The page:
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Living Artwork: How to Construct a Vertical Succulent Garden

A gardening DIY even the blackest of thumbs can handle.

Looking for a gardening project that’s almost impossible to kill? The frame-worthy vertical succulent garden is your friend.

With a little inspiration from Sunset Magazine and Better Homes and Gardens, we came up with this hopefully helpful how-to for Dallas DIY-ers.


Find Your Frame

If you’re not handy with a hammer and nails, the Home Depot nearest you likely stocks these pre-built succulent frames available for less than $20. If you’re crafty, you can construct a succulent frame from wood and wire mesh. Choose redwood or cedar for best results—you’ll need four equal lengths of lumber. Nail the corners together, staple wire mesh to one side of the frame (1/2 inch holes are best), then nail a square of exterior plywood to the open back. You can then leave the frame as is, or attach a picture frame (with backing and glass removed) to the front with wood glue for a more polished look. Find wood glue at Home Depot, Michael’s, or Jo-Ann.


Choose Your Soil

Cactus soil works best, as it wicks away moisture and provides an arid environment, and can be found at Home Depot. Pack the soil lightly into the mesh while the frame is laying plywood-side down on a flat surface. Shake the frame a bit to disperse the soil, and make sure it fills up to the wire mesh.


Pick Your Plants

Succulent frames grow best when you begin with “pups” (small buds or clippings from an already mature succulent). Don’t have any succulents on hand? Inquire whether your local nursery has clippings for sale, or order clippings from Succulent Gardens online and have them shipped to you. You can also purchase a few tabletop succulents locally at Ruibal’s and Redenta’s to display in pots around your home after collecting clippings. Select, pups with at least an inch of stem, and cut or break them off of the succulent. Remove lower leaves, then let the clippings dry for a day or two to allow these leaf nodes to callus, or heal.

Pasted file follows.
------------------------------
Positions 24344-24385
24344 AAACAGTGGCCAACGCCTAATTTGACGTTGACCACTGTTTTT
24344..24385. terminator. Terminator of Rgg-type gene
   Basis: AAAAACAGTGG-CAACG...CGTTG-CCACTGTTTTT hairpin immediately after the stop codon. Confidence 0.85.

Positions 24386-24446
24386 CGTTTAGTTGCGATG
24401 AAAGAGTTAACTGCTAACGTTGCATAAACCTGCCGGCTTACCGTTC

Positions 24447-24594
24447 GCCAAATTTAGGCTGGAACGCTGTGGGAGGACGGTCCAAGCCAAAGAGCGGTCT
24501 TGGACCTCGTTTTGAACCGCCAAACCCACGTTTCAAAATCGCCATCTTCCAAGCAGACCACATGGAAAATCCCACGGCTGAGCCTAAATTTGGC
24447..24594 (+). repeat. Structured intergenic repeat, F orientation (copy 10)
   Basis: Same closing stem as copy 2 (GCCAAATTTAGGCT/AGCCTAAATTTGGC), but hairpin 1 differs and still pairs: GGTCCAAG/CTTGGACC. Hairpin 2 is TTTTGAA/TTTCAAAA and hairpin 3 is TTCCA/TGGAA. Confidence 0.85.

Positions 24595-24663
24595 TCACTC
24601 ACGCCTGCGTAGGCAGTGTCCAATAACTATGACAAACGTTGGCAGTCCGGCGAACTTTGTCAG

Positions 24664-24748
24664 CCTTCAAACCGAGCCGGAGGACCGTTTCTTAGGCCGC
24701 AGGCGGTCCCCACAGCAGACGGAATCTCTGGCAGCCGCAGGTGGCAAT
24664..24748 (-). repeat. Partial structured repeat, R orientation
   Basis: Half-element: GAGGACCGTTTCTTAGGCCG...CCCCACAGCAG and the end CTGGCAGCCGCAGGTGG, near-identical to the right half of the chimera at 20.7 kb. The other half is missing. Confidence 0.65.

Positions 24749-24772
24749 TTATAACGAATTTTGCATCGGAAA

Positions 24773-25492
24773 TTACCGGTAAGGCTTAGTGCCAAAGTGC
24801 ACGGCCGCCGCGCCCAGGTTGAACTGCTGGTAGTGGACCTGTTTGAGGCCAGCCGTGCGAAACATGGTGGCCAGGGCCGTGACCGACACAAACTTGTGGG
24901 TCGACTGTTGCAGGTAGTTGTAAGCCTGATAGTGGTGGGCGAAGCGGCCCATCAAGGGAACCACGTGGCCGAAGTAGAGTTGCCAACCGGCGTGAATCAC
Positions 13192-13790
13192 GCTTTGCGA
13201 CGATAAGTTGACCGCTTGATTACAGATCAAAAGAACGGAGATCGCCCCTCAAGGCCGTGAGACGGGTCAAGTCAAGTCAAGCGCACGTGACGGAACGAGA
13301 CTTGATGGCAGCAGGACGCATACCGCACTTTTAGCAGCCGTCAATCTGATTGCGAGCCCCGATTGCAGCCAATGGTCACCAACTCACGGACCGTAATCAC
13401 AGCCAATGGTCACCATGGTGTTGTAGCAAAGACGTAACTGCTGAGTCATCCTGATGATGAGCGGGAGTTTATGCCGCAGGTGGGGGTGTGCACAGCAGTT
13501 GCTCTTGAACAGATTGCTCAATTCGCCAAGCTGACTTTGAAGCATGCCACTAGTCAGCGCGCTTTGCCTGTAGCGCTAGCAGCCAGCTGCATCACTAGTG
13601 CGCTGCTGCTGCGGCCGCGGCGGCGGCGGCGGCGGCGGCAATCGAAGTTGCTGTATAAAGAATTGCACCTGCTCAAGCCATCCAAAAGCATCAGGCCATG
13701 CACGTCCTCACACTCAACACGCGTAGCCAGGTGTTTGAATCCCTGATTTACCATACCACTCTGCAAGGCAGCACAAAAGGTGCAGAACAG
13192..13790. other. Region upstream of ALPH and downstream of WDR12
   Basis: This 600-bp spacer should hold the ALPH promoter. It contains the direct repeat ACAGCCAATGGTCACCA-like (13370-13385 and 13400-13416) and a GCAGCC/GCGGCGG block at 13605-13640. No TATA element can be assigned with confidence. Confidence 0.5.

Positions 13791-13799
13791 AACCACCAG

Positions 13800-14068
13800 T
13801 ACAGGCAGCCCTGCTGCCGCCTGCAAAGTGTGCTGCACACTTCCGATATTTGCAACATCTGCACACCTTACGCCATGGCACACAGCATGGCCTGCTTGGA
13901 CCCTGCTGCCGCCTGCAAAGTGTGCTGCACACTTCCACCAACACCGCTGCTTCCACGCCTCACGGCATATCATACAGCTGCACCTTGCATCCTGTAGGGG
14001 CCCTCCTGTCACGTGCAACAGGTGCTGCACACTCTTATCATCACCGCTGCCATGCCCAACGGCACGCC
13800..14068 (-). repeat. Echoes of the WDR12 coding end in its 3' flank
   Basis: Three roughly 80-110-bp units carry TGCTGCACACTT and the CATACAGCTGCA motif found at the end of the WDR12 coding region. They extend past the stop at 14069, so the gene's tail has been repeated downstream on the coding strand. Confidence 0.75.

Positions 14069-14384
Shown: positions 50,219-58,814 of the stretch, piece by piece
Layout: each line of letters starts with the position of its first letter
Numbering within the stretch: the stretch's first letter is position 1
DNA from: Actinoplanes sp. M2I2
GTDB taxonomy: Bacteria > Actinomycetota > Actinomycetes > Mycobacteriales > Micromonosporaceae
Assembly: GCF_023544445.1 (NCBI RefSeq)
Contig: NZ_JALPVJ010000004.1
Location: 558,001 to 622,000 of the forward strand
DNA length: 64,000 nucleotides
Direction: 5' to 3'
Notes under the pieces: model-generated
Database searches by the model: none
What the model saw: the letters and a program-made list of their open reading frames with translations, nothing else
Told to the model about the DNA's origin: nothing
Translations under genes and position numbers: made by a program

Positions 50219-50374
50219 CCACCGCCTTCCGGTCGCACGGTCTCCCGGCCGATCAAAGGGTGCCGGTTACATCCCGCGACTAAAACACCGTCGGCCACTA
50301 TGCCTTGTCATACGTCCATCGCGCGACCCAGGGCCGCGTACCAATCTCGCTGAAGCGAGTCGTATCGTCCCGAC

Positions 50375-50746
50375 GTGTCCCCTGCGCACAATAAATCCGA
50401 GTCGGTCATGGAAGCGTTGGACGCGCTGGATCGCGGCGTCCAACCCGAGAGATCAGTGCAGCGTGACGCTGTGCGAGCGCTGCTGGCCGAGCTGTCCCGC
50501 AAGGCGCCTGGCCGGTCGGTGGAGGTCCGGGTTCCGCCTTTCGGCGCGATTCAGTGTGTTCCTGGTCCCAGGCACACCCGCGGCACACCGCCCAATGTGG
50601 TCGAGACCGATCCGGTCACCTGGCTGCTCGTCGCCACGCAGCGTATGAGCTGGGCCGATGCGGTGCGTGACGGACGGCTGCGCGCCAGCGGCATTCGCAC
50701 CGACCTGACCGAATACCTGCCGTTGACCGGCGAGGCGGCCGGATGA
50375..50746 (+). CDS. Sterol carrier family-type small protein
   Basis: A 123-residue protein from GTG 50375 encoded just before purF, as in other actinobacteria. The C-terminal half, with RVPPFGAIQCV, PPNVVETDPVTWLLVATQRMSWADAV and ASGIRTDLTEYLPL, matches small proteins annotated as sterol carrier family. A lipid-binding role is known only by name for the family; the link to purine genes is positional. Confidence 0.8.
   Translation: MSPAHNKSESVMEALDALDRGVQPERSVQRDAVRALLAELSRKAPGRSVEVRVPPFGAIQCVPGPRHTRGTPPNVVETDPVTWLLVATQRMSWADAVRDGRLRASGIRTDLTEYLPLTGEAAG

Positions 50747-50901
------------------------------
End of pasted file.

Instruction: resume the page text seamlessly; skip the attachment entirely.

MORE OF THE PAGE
Insert Your Clippings

Plant the pups by pushing their root into the soil; do not overcrowd them. It’s best to start with the biggest clipping, then fill in with smaller clippings. (If you want inspiration, head to DIRT, a trendy and tiny florist in Bishop Arts, which specializes in terrariums, succulent displays, and succulent bouquets.) You’ll need to let them take root, so leave your frame lying flat for a week or two before you begin lightly watering. Don’t hang the frame until the succulents have had at least a month to develop strong roots.


Hang Your Frame

You’ll need to select a location with mild sun— somewhere with morning or filtered light—and water it liberally every two weeks. When watering, stand the frame up to drain before re-hanging. Because each type of succulent has different needs, it’s best to consult the nursery where you purchased your succulents to get a second opinion on watering or fertilizing methods. If you experience issues with growth or rotting due to excess moisture, head to Nicholson-Hardie, where experts are happy to help.


Take a Class

The Dallas Arboretum hosts workshops multiple times a month. On June 18, you can take a hands-on class to build your own vertical garden with guidance. Sign up here for $110 (or $99 if you’re a member).


Feeling Lazy?

You can buy completed frames on Etsy, where you’ll find a variety of shapes and sizes, including circular or star-shaped frames.

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